The radiation issuing from the lamps of the lateral unit 34 contributes to the density of the radiation field which is established by the upper unit 33. The rays issuing from the front sides of reflectors in the lateral unit 34 are substantially normal to the rays which form the upper and lower radiation fields.

FIGS. 1, 6, 7 and 8 illustrate but a few of many apparatus which can be constructed and assembled in accordance with the present invention. For example, the upper and lower units 24 and 23 of FIG. 7 can be mounted on discrete carriers which allow for movements of the respective units in horizontal or substantially horizontal planes. This enables a patient to push the upper unit 24 away from a position of overlap with the lower unit 23 prior to lying down on the support 27 of the lower unit, and the upper unit 24 is thereupon returned to a position above the lower unit 23. The upright support for both carriers can be disposed at the one or the other narrower end of the lower unit 23. Moveover, the upper unit 24 of FIG. 7 (or a similar unit) can be combined with one or two lateral units to form therewith an inverted U-shaped channel which can be lowered toward or raised above the lower unit. A patient who rests on the lower unit is then exposed to radiation from all four sides. Still further, the apparatus of FIG. 7 may include one or two discrete lateral units which can be moved sideways toward or away from the respective sides of the lower unit 23. An upper unit and one or more lateral units can be assembled into a roof-shaped or cupola-like structure which is movable to and from an operative position above the lower unit.

The improved apparatus can be used for treatment of psoriasis or other skin diseases including acne, for development of D vitamins, for hardening of special types of polymers and/or as a sunlamp.

Without further analysis, the foregoing will so fully reveal the gist of the present invention that others can, by applying current knowledge, readily adapt it for various applications without omitting features that, from the standpoint of prior art, fairly constitute essential characteristics of the generic and specific aspects of my contribution to the art and, therefore, such adaptations should and are intended to be comprehended within the meaning and range of equivalence of the claims.

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Referenced by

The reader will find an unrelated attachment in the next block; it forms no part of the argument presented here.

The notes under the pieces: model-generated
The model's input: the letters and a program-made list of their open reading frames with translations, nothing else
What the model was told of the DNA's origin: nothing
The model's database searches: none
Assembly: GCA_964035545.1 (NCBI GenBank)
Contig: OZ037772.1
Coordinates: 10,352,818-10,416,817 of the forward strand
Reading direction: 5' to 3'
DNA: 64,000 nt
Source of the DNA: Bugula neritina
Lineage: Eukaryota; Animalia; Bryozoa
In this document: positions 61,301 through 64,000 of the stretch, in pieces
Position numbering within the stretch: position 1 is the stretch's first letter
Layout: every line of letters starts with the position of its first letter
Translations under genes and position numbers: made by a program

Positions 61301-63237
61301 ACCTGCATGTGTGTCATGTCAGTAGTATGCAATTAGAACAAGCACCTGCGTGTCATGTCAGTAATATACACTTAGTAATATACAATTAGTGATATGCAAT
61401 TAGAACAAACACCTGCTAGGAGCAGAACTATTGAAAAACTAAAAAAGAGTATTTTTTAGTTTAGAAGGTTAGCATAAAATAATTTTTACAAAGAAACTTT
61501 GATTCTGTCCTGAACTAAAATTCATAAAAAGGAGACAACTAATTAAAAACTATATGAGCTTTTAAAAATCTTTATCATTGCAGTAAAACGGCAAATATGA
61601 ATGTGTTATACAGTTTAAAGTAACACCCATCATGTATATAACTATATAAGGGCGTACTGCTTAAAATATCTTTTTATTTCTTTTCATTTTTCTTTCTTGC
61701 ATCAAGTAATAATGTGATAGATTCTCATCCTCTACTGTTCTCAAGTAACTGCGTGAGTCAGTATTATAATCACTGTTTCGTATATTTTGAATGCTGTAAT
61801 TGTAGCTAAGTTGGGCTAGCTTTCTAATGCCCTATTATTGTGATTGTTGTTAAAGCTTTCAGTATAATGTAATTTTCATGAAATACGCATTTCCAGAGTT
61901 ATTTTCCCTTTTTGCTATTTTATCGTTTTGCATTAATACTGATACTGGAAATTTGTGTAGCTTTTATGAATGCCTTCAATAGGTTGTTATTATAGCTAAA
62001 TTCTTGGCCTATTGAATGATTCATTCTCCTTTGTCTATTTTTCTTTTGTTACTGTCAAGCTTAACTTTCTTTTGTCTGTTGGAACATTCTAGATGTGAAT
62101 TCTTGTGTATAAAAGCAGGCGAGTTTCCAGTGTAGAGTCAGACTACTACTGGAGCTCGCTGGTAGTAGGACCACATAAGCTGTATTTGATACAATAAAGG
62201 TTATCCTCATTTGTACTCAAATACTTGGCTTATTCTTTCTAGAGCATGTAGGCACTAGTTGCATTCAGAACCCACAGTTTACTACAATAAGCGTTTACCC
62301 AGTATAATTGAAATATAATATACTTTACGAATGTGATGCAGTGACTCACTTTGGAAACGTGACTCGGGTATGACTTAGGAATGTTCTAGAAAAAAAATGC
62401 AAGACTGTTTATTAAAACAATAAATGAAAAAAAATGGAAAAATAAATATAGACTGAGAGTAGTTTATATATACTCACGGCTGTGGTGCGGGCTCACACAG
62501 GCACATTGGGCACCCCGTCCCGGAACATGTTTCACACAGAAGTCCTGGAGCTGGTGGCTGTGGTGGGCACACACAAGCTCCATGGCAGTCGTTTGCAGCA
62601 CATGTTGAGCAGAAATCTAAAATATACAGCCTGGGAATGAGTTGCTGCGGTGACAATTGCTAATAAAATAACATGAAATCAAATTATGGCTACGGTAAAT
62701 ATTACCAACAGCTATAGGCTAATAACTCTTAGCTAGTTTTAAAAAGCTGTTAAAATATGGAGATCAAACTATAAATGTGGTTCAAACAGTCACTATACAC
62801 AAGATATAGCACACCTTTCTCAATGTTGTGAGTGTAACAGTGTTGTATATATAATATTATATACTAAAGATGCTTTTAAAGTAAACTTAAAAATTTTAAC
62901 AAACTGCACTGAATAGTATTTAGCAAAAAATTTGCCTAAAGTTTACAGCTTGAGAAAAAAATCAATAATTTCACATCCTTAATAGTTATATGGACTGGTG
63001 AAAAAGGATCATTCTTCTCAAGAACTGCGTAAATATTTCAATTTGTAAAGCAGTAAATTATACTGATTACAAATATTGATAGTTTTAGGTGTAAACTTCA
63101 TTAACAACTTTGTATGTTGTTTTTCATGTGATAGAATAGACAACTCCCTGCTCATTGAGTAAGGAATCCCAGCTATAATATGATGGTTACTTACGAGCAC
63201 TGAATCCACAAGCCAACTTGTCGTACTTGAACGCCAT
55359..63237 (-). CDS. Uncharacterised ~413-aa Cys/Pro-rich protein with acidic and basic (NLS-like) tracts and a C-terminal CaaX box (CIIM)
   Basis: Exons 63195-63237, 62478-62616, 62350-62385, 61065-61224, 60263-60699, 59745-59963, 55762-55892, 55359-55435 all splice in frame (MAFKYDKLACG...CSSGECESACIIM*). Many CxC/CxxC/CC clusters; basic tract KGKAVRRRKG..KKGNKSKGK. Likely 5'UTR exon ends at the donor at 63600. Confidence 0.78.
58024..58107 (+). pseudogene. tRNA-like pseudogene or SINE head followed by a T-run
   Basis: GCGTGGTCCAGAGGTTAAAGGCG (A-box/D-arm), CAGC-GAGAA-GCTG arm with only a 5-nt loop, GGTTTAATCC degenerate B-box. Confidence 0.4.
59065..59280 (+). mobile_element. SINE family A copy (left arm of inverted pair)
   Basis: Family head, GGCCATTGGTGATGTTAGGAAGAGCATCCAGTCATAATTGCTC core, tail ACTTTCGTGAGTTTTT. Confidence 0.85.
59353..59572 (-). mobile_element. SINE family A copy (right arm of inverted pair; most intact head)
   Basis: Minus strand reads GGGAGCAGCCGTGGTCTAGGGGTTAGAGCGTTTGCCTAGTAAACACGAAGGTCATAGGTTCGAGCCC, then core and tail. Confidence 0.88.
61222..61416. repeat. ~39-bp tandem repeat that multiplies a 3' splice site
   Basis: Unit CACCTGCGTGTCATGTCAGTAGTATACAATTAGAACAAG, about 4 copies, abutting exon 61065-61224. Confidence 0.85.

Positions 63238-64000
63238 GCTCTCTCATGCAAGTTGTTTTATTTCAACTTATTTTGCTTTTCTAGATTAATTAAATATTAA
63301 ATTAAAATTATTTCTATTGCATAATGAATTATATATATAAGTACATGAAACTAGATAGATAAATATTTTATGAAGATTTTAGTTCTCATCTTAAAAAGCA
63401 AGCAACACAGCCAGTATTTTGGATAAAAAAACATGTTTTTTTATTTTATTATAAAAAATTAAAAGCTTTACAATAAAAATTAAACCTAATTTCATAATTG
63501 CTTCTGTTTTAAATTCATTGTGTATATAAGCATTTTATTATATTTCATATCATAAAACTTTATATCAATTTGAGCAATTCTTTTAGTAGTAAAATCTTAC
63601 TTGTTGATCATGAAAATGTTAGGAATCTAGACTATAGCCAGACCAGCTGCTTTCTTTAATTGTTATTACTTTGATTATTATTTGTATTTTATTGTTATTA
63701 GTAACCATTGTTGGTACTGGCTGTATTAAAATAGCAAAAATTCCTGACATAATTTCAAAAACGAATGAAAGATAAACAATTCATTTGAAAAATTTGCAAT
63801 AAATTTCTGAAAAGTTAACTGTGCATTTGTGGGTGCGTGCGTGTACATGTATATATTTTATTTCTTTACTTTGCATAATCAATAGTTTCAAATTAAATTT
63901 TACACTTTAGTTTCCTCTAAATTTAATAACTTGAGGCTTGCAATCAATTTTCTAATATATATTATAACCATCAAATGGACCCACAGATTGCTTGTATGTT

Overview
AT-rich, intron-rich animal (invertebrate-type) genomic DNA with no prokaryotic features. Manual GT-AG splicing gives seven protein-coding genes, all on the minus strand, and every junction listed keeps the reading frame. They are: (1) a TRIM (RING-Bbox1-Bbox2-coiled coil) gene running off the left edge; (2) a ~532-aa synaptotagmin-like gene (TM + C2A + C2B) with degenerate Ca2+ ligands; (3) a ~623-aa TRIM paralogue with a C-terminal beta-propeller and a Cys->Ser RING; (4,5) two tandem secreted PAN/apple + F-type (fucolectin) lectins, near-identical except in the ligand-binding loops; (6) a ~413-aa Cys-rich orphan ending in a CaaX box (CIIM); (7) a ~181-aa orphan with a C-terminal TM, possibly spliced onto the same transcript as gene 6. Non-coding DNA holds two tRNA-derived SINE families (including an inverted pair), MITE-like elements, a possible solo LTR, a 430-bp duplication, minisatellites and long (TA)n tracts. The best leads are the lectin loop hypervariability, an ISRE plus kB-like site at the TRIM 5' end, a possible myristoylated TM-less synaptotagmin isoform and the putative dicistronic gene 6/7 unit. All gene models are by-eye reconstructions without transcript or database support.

Citing PatentFiling datePublication dateApplicantTitle
US4558700 *Dec 23, 1982Dec 17, 1985Mutzhas Maximilian FUV Radiation device for phototherapy of dermatoses, especially psoriasis
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US4683379 *Aug 29, 1985Jul 28, 1987Friedrich WolffLamp for emission of radiation in UV and visible light ranges of the spectrum
US4703184 *Mar 25, 1986Oct 27, 1987Friedrich WolffSkin tanning apparatus
US4816694 *Aug 31, 1987Mar 28, 1989Sanders Associates, Inc.Radiation system
US4835400 *Sep 23, 1987May 30, 1989Friedrich WolffRecliner pane for tanning apparatus
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US6413268Aug 11, 2000Jul 2, 2002Raymond A. HartmanApparatus and method for targeted UV phototherapy of skin disorders
US6447537Jun 21, 2000Sep 10, 2002Raymond A. HartmanTargeted UV phototherapy apparatus and method
US6494901Apr 28, 2000Dec 17, 2002Sun Ergoline, Inc.Tanning bed
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US8647373 *Feb 11, 2011Feb 11, 2014James G. ShepherdPhototherapy methods using fluorescent UV light
CN100405988CJul 20, 2004Jul 30, 2008皇家飞利浦电子股份有限公司Electromagnetic radiation delivery apparatus
EP1839703A1 *Mar 23, 2007Oct 3, 2007Ushiodenki Kabushiki KaishaPhototherapy device
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WO2001097912A2Jun 14, 2001Dec 27, 2001Hartman Raymond ATargeted uv phototherapy apparatus and method
WO2002013905A1Aug 7, 2001Feb 21, 2002Hartman Raymond AApparatus and method for targeted uv phototherapy of skin disorders
WO2003047682A2 *Dec 5, 2002Jun 12, 2003Curelight LtdPhototherapy for psoriasis and other skin disorders
WO2007143862A1 *Jun 16, 2006Dec 21, 2007Medela Holding AgApparatus and method for preventing and treating vitamin d deficiency of an infant
Classifications
U.S. Classification250/494.1, 250/504.00R
International ClassificationA61N5/06
Cooperative ClassificationA61N5/0616, A61N2005/0636
European ClassificationA61N5/06C2